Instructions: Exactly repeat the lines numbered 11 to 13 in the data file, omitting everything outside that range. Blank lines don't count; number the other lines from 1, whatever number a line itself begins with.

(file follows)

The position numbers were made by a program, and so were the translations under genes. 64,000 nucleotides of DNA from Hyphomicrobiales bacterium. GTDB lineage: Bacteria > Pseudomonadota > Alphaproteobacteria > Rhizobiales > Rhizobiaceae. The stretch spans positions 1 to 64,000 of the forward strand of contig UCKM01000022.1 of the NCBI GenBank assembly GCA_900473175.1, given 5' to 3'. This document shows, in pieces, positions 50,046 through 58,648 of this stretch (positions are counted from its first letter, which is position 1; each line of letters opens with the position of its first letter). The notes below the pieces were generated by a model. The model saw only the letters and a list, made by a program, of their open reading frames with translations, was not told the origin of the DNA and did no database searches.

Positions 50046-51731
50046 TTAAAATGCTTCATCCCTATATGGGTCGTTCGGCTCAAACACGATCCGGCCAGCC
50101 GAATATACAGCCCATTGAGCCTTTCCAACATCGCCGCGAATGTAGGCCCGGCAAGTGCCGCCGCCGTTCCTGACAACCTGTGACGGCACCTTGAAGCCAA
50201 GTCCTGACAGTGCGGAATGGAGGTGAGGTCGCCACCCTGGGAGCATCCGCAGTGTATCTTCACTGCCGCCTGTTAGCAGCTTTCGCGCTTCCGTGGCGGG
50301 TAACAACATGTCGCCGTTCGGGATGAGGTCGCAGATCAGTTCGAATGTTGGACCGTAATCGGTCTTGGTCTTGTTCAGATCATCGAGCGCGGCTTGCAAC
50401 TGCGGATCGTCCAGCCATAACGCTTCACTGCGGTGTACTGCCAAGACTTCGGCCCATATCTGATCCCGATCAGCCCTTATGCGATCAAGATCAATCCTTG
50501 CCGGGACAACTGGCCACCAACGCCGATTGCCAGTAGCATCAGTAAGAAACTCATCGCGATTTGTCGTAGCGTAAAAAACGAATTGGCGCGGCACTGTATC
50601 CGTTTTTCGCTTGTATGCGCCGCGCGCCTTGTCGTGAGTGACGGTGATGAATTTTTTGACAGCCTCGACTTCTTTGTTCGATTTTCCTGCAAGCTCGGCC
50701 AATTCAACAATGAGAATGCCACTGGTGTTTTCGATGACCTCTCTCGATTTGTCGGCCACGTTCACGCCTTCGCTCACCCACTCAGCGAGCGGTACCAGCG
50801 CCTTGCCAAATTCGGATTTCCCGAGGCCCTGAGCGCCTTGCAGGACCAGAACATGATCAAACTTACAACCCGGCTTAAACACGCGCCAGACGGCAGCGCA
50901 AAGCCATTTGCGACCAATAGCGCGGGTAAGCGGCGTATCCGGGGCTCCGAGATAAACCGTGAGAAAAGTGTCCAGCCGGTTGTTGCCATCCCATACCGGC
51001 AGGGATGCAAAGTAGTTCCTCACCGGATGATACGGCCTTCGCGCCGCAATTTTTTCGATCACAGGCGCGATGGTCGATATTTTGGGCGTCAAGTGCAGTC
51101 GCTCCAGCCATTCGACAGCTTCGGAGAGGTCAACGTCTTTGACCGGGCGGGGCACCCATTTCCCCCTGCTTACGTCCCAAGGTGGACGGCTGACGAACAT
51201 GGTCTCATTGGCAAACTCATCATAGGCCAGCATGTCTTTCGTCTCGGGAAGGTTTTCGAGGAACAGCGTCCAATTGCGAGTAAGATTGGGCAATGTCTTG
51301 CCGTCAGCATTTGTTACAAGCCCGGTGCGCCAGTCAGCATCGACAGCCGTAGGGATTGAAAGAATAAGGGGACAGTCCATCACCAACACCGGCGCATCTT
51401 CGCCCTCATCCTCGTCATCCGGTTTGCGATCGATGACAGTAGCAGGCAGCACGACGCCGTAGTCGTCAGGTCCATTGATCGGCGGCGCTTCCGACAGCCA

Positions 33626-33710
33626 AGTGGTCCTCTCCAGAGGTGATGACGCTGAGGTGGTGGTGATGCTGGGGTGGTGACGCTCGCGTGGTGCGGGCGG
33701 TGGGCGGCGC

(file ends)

50801 CCTTGCCAAATTCGGATTTCCCGAGGCCCTGAGCGCCTTGCAGGACCAGAACATGATCAAACTTACAACCCGGCTTAAACACGCGCCAGACGGCAGCGCA
50901 AAGCCATTTGCGACCAATAGCGCGGGTAAGCGGCGTATCCGGGGCTCCGAGATAAACCGTGAGAAAAGTGTCCAGCCGGTTGTTGCCATCCCATACCGGC
51001 AGGGATGCAAAGTAGTTCCTCACCGGATGATACGGCCTTCGCGCCGCAATTTTTTCGATCACAGGCGCGATGGTCGATATTTTGGGCGTCAAGTGCAGTC